Barramundi airlifted from crocodile-infested Australian fish farm

Source: Xinhua| 2018-02-01 11:31:03|Editor: Yurou
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CANBERRA, Feb. 1 (Xinhua) -- As much as 30 tonnes of barramundi have been airlifted out of crocodile-infested water at a farm in Australia's Northern Territory (NT).

Much of the NT has been inundated by floods in recent days after severe thunderstorms hit the territory.

As a result, transport routes have been completely submerged and crocodiles have been able to access waterways that previously would have been unreachable.

One of those areas is a fish farm in Humpty Doo, 37 km south-east of Darwin, where employees have been forced to evacuate 30 tonnes of freshly-harvested barramundi, also known as the Asian sea bass, from the farm to keep them away from the crocodiles.

With roads completely flooded the farm has enlisted helicopters to take them to higher ground and on to market.

"We have to load the fish into nets (and) hook them onto the chopper," Nick Preston, Chief Executive Officer (CEO) of Humpty Doo Barramundi Farm, told the Australian Broadcasting Corporation (ABC) on Thursday.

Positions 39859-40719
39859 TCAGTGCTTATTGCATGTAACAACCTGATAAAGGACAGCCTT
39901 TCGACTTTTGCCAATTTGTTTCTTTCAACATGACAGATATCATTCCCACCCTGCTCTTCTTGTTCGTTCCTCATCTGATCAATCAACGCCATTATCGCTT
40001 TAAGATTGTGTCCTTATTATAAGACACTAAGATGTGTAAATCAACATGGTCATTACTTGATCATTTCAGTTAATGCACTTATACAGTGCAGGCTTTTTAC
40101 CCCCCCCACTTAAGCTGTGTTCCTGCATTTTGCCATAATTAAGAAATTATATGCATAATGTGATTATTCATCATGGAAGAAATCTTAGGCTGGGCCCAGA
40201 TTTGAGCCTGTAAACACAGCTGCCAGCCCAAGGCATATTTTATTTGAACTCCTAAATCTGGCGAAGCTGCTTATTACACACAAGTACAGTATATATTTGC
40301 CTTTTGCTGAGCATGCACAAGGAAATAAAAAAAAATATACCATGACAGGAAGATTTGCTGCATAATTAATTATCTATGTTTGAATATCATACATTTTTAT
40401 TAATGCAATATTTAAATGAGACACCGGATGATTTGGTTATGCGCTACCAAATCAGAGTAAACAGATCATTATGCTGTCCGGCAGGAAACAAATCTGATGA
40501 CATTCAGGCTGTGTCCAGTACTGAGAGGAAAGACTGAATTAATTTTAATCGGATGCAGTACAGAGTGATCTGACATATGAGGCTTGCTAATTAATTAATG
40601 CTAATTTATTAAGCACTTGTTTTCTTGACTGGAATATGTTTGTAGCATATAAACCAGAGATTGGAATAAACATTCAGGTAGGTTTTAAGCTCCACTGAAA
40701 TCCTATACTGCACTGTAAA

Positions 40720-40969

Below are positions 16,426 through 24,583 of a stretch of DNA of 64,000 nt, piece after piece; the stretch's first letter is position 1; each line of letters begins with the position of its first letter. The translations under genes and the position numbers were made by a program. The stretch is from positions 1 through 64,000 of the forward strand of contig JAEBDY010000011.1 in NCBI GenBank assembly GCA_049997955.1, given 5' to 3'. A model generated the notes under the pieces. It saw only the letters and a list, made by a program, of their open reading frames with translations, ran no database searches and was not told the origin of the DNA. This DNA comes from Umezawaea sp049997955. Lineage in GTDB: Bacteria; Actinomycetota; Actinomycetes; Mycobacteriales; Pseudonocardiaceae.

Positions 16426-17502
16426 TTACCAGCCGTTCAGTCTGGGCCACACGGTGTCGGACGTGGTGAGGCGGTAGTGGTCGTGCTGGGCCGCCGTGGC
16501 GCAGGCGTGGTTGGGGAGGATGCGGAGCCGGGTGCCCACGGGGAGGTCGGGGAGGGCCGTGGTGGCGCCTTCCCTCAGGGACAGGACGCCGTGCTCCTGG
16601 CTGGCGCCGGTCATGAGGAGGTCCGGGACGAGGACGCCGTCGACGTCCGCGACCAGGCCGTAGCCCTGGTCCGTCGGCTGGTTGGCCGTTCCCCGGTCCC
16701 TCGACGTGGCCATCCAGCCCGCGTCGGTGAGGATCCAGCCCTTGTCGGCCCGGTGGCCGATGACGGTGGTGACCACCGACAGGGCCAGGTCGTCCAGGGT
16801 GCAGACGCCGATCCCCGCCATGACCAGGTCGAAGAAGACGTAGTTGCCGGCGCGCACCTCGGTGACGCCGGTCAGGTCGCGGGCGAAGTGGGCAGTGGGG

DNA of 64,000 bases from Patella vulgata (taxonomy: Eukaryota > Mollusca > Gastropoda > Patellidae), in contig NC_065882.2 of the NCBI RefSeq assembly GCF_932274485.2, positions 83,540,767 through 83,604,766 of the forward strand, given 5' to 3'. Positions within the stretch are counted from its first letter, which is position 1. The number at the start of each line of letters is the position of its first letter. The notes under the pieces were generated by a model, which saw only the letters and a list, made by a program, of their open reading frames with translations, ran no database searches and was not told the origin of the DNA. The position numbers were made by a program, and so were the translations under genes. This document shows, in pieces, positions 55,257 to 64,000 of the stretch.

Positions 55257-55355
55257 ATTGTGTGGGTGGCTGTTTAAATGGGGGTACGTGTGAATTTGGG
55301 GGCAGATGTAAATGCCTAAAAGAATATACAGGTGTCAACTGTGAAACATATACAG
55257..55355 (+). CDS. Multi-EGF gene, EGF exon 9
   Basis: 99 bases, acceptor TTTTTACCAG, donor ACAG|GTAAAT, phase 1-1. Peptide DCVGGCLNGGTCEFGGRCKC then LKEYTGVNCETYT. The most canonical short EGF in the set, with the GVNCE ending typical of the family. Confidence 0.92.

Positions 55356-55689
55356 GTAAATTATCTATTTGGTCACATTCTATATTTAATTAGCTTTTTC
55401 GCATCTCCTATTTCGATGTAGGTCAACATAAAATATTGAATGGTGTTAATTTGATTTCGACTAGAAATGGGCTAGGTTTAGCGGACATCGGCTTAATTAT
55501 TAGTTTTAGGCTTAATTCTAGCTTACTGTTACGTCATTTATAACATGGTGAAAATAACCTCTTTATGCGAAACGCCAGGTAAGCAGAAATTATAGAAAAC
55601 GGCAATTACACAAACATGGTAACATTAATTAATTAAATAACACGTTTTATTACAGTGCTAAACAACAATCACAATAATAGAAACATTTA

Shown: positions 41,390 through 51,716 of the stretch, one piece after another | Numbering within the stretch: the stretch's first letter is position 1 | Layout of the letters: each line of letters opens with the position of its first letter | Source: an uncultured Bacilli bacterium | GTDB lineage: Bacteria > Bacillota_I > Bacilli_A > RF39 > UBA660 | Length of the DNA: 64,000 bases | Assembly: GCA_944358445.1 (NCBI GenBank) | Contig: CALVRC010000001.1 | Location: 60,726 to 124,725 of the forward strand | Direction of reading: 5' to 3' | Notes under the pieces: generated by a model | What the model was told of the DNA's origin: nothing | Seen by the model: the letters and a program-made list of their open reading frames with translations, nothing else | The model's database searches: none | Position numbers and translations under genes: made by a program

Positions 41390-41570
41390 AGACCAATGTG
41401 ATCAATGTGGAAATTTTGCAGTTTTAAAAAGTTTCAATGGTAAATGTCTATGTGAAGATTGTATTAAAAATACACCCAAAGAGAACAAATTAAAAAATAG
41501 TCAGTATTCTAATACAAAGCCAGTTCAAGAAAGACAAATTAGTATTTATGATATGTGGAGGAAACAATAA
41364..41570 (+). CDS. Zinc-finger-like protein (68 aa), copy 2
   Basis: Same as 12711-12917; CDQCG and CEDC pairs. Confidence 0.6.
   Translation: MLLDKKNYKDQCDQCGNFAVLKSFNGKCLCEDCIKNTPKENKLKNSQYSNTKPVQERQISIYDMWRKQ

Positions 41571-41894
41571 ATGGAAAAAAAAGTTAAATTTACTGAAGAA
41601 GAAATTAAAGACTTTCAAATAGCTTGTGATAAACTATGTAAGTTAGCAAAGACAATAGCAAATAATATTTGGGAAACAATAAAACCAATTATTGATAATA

"Then we'll chopper the stock out for market consumption. It's much more cumbersome than what we normally do."

Preston said that the operation would continue throughout the week with around 40 helicopter flights required to move the fish.

Once evacuated, the fish will be transported to the east coast in refrigerated trucks where it will be sold at market.

As the fully-grown fish are evacuated, more than 400,000 fingerlings will be flown in from Melbourne to replace them.

"We'll be helicoptering those in too, because it'll put too much of a hole in our production in 18 months' time if we don't," Preston said.

"Similarly, if we can't get the market ready ones out to market, that puts a hole in the market in Brisbane, Melbourne and Sydney too."

Until flood waters recede, staff are ferried to and from work on a small boat, avoiding death adders which have been spotted swimming through the floodwaters and crocodiles.